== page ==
# Determining the probability density function from an equation

I have the following (for me quite interesting) densities for which I am completely stuck. I only hope that you can provide me some help.

Let me introduce my problem. I have two probability densities:

$$g_0(y)=f(\delta(y),\mu_0,\lambda_0)f_0(y)$$ and $$g_1(y)=f(1-\delta(y),\mu_1,\lambda_1)f_1(y)$$

where $f_{0,1}$ and $g_{0,1}$ are some continuous probability denstiy functions on $\mathbb{R,}$ $\mu_{0,1}$ and $\lambda_{0,1}$ are some variables to be determined such that $g_{0,1}$ are some densities, i.e., $\int dG=1$ and $\delta(y)\in[0,1].$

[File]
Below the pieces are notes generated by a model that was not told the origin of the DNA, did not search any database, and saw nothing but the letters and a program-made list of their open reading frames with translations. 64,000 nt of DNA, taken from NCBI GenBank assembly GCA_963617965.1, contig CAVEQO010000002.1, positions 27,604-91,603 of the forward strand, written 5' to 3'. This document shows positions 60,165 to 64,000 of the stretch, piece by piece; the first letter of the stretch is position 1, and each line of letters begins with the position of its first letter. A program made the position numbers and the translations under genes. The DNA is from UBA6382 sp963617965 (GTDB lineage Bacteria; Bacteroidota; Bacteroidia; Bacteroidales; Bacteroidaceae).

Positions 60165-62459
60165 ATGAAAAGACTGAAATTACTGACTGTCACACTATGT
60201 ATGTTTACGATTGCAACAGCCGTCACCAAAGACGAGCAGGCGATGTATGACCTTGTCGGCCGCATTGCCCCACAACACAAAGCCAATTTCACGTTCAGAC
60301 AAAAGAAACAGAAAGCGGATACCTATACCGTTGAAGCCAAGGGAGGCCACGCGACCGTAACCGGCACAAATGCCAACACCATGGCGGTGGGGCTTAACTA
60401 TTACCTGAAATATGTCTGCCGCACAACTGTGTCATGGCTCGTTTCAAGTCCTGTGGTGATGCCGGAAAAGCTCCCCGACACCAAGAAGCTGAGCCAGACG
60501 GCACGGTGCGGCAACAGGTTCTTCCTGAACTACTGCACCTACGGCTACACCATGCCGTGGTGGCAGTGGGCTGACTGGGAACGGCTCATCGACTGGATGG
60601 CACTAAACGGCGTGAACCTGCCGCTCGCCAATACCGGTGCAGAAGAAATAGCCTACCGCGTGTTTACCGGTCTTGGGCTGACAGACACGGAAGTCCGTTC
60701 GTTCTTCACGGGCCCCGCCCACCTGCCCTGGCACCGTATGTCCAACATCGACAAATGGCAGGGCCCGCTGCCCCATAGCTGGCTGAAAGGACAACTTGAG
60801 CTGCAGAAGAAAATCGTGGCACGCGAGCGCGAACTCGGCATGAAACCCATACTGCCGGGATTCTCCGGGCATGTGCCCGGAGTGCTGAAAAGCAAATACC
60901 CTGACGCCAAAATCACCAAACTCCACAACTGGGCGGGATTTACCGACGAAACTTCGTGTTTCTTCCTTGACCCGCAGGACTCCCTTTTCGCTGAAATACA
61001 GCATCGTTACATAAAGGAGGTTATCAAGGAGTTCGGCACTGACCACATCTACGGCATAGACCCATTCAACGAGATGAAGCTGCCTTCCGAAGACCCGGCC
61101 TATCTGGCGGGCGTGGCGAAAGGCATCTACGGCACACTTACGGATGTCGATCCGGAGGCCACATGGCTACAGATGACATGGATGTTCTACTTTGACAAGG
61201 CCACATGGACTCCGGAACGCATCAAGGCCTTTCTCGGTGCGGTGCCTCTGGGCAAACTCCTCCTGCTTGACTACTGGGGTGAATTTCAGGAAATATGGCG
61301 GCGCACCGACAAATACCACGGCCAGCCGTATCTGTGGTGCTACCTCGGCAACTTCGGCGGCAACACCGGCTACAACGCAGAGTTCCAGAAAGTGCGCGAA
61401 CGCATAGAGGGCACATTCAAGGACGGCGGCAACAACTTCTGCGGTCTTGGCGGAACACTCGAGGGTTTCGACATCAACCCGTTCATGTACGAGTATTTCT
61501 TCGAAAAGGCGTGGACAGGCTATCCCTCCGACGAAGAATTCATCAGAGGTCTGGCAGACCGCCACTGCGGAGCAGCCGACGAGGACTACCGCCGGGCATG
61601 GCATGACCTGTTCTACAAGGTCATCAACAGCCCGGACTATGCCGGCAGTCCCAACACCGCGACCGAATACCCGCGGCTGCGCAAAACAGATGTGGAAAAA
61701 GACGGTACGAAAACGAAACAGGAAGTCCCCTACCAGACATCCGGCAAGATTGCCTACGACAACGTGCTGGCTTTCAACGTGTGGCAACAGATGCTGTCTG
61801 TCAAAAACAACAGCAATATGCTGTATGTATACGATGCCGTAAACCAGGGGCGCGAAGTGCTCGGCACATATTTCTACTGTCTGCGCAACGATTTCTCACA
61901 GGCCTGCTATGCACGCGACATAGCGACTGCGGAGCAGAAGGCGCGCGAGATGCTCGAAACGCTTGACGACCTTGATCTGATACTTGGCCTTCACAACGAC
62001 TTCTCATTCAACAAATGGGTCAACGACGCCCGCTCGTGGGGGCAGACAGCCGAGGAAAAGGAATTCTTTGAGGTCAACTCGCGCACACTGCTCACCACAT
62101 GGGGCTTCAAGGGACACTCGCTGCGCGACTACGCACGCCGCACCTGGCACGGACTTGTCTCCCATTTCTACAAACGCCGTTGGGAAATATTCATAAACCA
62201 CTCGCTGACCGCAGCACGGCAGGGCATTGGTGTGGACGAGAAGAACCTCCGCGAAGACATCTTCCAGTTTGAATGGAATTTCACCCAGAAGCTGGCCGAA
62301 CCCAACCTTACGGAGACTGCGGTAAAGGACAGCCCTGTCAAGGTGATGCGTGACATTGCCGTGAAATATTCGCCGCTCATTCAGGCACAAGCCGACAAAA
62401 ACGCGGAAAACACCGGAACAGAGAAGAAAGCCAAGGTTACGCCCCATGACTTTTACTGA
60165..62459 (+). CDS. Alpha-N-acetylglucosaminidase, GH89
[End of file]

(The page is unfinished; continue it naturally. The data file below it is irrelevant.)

When I write the densities explicitely, they are

$$g_0(y,\delta)=\exp\left(-\frac{-W\left(\exp\left((-\delta(y)+\mu_0+\lambda_0)/\lambda_0\right)\right)\lambda_0-\delta(y)+\mu_0+\lambda_0}{\lambda_0}\right)f_0(y)$$

$$g_1(y,\delta)=\exp\left(-\frac{-W\left(\exp\left((-1+\delta(y)+\mu_1+\lambda_1)/\lambda_1\right)\right)\lambda_1-1+\delta(y)+\mu_1+\lambda_1}{\lambda_1}\right)f_1(y)$$ where $W$ is the Lambert $W$ function, i.e., given $y=xe^x\rightarrow x=W(y)$.

Now I have $$g_1(y,\delta)-g_0(y,\delta)=0$$ for which I have a solution $\delta_s(y)=f_s(\mu_0,\mu_1,\lambda_0,\lambda_1,f_0(y),f_1(y))$.

Question:

What is

$$g_0(y,\delta_s)$$ or equivalently $$g_1(y,\delta_s)$$

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What is the first $f$ ? –  leonbloy Sep 28 '12 at 21:11
@leonbloy you mean $g_0(y)=f(..)$ this $f$? –  Seyhmus Güngören Sep 28 '12 at 21:15